September is Pain Management Awareness Month. The American Chronic Pain Association (ACPA) established this annual campaign in 2001 to raise awareness through mass media and public forums, and by forming a coalition to increase understanding within the health care community and among families struggling with pain management. Virtual reality headsets are often used to distract and alleviate pain in youth during uncomfortable or painful procedures. Browse the Center on Media Health’s Database of Research for articles on how media can play a role in pain management, and read about selected articles below:
- This randomized control trial studied 41 adolescents undergoing burn wound care, found that those patients in the virtual reality distraction trial group experienced less acute pain than those in the standard distraction control group.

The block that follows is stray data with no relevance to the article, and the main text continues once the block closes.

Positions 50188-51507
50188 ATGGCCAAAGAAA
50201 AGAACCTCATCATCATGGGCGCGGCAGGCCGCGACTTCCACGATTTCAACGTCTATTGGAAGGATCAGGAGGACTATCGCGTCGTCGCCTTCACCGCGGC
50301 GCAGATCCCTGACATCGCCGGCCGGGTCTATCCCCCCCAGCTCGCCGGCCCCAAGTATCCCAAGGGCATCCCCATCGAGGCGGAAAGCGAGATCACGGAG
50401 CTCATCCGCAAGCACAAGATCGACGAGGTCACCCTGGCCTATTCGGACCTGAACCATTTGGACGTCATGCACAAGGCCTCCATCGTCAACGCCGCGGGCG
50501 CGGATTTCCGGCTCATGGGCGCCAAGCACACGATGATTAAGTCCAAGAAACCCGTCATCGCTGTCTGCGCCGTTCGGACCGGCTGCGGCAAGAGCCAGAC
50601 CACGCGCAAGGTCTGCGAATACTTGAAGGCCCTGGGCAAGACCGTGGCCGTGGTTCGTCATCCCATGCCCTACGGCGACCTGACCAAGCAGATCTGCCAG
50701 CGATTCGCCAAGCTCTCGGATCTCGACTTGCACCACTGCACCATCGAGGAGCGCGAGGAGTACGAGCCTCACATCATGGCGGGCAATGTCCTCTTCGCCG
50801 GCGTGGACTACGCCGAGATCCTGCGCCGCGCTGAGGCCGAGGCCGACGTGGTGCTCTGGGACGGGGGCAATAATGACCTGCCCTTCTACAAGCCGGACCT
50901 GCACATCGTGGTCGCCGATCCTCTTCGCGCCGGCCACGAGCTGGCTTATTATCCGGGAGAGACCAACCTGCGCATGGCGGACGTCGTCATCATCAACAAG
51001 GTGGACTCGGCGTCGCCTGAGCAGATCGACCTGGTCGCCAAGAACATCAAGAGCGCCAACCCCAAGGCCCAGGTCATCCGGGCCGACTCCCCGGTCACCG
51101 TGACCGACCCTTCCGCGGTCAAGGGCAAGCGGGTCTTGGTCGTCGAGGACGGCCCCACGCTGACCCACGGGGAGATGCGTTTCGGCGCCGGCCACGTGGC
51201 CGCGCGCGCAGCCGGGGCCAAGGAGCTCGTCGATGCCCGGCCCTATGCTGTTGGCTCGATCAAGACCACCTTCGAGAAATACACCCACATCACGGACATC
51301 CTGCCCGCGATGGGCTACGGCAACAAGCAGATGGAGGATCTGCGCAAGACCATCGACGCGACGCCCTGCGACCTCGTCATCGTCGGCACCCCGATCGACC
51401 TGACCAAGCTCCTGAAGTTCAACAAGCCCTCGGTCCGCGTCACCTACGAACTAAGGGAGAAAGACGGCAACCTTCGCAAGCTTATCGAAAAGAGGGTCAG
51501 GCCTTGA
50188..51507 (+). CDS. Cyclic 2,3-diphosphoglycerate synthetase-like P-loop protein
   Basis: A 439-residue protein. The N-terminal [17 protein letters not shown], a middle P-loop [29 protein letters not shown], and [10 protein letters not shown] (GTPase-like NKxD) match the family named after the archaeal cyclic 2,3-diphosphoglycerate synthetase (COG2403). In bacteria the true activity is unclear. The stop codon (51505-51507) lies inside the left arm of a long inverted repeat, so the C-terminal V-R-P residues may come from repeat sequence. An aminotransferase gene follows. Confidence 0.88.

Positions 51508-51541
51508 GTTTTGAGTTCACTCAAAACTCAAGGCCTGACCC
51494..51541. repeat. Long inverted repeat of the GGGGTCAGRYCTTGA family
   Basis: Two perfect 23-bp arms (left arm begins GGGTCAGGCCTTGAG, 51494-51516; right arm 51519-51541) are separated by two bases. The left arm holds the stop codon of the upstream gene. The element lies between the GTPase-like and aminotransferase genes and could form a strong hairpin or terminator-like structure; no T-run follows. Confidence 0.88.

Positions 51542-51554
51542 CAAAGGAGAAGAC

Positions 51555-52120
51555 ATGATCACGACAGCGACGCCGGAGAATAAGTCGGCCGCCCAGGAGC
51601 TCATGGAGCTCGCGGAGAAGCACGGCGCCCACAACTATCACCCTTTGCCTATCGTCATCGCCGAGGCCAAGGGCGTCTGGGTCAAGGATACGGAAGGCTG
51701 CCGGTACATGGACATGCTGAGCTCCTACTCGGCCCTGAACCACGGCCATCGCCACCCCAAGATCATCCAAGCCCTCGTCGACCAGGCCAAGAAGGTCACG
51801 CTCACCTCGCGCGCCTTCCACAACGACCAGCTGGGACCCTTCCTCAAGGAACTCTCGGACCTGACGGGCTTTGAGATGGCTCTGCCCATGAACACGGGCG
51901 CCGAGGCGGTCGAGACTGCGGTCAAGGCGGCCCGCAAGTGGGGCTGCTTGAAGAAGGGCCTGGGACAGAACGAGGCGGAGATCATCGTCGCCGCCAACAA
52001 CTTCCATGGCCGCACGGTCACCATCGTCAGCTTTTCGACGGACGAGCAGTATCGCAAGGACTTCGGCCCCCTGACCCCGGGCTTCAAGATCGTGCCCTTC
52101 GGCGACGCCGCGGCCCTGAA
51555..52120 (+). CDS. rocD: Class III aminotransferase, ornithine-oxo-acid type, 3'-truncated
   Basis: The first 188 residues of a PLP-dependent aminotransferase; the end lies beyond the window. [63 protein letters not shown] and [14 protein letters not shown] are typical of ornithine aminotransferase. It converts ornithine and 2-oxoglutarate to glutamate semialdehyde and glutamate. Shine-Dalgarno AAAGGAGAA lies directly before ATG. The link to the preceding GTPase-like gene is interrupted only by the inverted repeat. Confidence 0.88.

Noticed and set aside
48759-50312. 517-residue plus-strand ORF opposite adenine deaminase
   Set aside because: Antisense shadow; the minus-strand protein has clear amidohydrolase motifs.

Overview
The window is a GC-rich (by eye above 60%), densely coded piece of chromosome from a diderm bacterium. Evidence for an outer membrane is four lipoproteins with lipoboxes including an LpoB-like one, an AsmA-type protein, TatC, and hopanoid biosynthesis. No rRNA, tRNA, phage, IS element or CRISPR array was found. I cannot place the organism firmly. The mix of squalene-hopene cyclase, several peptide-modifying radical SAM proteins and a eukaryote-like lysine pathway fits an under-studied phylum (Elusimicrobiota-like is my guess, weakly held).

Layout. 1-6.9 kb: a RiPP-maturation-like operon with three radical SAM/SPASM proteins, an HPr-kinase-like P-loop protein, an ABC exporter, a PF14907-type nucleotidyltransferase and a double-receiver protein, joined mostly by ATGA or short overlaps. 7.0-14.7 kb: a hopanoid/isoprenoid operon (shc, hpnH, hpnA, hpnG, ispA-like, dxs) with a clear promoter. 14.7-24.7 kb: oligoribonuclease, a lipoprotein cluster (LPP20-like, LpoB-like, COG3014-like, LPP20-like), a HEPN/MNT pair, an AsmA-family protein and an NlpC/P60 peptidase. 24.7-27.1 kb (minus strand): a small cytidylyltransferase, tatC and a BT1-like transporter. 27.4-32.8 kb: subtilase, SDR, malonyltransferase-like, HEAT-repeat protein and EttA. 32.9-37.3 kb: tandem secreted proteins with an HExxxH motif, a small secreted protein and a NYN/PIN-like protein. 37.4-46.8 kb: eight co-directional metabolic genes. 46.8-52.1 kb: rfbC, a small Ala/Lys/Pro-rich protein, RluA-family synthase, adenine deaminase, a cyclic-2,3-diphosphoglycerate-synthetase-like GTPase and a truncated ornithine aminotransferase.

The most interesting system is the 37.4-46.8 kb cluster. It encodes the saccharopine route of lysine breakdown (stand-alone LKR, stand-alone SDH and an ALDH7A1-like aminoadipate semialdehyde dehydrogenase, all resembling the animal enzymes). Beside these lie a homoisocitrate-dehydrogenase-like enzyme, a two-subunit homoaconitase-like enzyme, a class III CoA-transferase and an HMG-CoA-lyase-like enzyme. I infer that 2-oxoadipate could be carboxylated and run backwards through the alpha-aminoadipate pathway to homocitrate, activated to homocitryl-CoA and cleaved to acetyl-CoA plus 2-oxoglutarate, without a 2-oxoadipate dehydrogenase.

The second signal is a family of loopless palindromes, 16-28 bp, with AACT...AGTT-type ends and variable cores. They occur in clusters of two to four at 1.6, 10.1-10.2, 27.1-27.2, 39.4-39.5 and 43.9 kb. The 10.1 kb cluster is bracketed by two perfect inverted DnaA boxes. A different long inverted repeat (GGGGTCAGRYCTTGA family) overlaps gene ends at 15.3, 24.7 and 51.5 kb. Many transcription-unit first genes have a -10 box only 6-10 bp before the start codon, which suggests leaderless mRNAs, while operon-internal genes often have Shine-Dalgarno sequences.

- This pain intervention exposed 20 children to a virtual reality game simulator. Those who played with the game before treatment were less anxious during treatment and happier about their overall therapy than the children who played with the game only after treatment.
- This empirical study explored the use of virtual reality as a cognitive distraction method. Of the 79 children tested, those who wore a virtual reality head set to watch a video game during the test were more distracted from their pain than those who simply watched a video game on a screen.